Junts to abstain in first vote on Aragonès' presidential bid, prohibiting him for now
CUP will vote in favour, but Esquerra's frontrunner will not have enough support as talks among pro-independence parties are set to continue
Pro-independence Junts per Catalunya will abstain in the first vote on Pere Aragonès' bid to become president of Catalonia on Friday in parliament.
This means that Esquerra's frontrunner will not be successful in his hopes to become the new Catalan president – for now.
A second round of voting will be held either on Sunday or on Tuesday, but if Aragonès wants to succeed, he will have to persuade his current government senior coalition partner to exchange roles in the coming term.
Earlier on Thursday, the anti-capitalist CUP had confirmed its Yes vote on Esquerra's figurehead – but their nine seats will not be enough to garner a majority.
While the far-left pro-independence force reached a deal with Aragonès' party, talks are still underway with Junts.
One of the main discrepancies between the two remain on the way forward in the independence push – both have struggled to find unity in this issue ever since the 2017 referendum and declaration of independence.
While JxCat prioritizes resuming a "peaceful confrontation" with Spain following the strategy of 2017 and is sceptical on the idea of engaging in dialogue with Madrid, Esquerra prioritizes talks with the Spanish government rather than taking a unilateral approach.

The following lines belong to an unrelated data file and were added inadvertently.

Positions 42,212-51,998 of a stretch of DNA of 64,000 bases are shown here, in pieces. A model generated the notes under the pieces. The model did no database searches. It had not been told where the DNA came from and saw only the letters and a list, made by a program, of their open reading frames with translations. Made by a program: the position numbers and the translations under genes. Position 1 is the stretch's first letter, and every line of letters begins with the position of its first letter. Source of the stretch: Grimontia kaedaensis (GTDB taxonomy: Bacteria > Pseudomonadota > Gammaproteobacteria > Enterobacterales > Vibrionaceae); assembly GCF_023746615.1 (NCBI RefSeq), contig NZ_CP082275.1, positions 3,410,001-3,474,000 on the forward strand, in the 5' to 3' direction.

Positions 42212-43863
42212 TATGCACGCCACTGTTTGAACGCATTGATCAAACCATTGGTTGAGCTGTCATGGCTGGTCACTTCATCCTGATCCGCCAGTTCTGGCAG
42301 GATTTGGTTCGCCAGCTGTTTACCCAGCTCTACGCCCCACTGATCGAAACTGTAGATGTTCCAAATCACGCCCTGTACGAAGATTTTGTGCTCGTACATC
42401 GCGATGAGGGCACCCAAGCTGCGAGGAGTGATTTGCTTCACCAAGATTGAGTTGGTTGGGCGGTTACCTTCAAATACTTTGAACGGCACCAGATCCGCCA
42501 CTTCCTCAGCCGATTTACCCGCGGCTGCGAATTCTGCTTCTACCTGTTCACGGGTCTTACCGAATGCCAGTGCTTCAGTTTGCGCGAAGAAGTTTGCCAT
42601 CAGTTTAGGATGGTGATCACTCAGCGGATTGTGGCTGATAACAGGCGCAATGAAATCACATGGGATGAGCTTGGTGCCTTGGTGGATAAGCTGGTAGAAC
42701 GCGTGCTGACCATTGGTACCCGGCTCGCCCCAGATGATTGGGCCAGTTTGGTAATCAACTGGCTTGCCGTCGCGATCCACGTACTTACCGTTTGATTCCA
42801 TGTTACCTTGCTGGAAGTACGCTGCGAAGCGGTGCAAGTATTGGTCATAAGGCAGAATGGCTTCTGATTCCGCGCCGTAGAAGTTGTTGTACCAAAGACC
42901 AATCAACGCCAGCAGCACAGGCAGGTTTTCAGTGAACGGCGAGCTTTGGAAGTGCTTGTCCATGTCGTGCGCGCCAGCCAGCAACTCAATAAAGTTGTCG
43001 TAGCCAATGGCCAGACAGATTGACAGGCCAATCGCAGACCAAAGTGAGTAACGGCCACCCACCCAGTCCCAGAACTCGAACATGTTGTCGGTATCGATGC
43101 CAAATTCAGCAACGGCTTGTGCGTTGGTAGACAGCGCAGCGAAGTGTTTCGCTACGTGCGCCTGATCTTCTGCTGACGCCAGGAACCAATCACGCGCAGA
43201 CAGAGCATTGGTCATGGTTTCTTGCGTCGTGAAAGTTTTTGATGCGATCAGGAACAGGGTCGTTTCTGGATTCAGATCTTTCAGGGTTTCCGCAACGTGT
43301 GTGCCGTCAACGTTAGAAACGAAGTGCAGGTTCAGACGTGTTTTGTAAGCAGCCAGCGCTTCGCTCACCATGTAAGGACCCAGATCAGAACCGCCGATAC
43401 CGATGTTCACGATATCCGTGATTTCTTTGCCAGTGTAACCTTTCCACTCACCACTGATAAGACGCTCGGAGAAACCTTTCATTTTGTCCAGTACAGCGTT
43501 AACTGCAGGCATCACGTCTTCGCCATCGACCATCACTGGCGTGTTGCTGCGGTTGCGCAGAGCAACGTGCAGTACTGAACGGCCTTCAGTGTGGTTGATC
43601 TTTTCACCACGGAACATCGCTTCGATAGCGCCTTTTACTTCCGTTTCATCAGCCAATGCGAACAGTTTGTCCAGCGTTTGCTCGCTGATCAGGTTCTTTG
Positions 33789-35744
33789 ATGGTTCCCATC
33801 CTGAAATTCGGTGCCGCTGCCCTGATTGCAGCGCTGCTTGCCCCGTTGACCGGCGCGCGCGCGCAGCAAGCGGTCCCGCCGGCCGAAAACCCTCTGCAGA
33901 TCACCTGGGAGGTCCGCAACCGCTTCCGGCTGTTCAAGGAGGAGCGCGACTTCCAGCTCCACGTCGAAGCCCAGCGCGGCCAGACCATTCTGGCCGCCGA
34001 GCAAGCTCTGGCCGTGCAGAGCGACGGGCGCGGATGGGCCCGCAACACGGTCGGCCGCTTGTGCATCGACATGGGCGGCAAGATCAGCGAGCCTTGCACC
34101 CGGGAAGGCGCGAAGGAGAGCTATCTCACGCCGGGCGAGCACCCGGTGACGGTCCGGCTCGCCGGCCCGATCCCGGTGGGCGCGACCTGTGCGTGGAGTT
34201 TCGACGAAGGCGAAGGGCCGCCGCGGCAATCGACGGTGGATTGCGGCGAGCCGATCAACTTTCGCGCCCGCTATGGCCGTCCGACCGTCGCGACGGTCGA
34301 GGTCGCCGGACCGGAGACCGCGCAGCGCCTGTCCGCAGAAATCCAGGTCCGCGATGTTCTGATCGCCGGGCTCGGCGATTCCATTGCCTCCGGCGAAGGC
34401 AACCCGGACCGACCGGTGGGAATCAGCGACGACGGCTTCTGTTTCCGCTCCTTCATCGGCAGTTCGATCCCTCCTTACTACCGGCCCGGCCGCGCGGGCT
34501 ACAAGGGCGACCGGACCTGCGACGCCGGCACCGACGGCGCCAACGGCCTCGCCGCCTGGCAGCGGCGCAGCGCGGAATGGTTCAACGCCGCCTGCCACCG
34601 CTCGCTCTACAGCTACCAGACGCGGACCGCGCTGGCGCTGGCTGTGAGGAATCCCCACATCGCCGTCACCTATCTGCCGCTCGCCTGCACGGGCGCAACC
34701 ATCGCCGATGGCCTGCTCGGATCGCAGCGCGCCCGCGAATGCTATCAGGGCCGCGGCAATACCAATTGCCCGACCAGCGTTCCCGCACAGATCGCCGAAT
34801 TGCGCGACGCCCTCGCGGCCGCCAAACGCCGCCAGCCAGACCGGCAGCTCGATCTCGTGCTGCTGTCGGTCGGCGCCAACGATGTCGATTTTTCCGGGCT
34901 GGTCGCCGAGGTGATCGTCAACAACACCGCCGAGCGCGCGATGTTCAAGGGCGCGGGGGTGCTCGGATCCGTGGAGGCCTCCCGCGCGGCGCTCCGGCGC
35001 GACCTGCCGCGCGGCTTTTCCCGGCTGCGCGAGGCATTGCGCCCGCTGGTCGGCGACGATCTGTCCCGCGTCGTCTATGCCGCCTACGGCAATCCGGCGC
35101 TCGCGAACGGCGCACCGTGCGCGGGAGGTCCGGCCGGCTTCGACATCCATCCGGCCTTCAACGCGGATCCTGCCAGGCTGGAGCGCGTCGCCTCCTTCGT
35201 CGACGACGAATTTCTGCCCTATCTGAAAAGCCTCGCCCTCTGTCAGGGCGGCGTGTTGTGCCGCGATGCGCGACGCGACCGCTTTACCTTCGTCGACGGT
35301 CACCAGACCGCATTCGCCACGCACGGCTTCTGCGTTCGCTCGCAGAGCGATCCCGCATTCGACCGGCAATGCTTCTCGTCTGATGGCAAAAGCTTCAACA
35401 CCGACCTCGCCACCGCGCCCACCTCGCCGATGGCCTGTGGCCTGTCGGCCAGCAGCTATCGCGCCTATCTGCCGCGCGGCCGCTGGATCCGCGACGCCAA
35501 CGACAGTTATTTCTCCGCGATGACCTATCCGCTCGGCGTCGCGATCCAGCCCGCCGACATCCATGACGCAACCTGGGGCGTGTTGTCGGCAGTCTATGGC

One of the key aspects blocking the negotiations between the two pro-independence forces is which mechanism will be used to monitor and find consensus in the moves for a Catalan state in the future.
While Junts defend that it should be the Council for the Republic, a private organization chaired by their leader and former Catalan president Carles Puigdemont, the one coordinating policies dealing with the national issue, Esquerra and CUP believe that a new body should be created integrating several civic groups including the Council for the Republic.
Both Esquerra and CUP have recently suggested that Puigdemont's organization is biased and favours his own political party.
Support from CUP
Earlier on Friday, Esquerra had already received confirmation of the support from the far-left CUP party for Aragonès' bid.
The two parties had reached an agreement earlier in the week which was then put to CUP's party members, who approved of it despite 85% deeming it "insufficient" and MP Eulàlia Reguant warning that the deal that it was not a "blank check."
The agreement will see a vote of confidence on Pere Aragonès' presidency in 2023, as well as a review of whether the dialogue table to find a solution to the political conflict between Catalonia and Spain was worth continuing to pursue.
The two parties also agreed that the "housing emergency" requires urgent action and, in the medium term, changes to the housing model. They also want to change the protocols on evictions involving vulnerable people.
Regarding health, with the next term sure to be dominated by Covid-19 and its effects, ERC and CUP express the desire to strengthen primary care and place it "at the center of the public health system." They have an agreed aim to spend 25% of the health budget in this area.
As well as broader changes to policing and public order in the form of a parliamentary review, the parties want to suspend the use of foam bullets by the Mossos d'Esquadra (Catalan police). A 19-year-old woman in Barcelona lost an eye to a foam bullet during protests in February.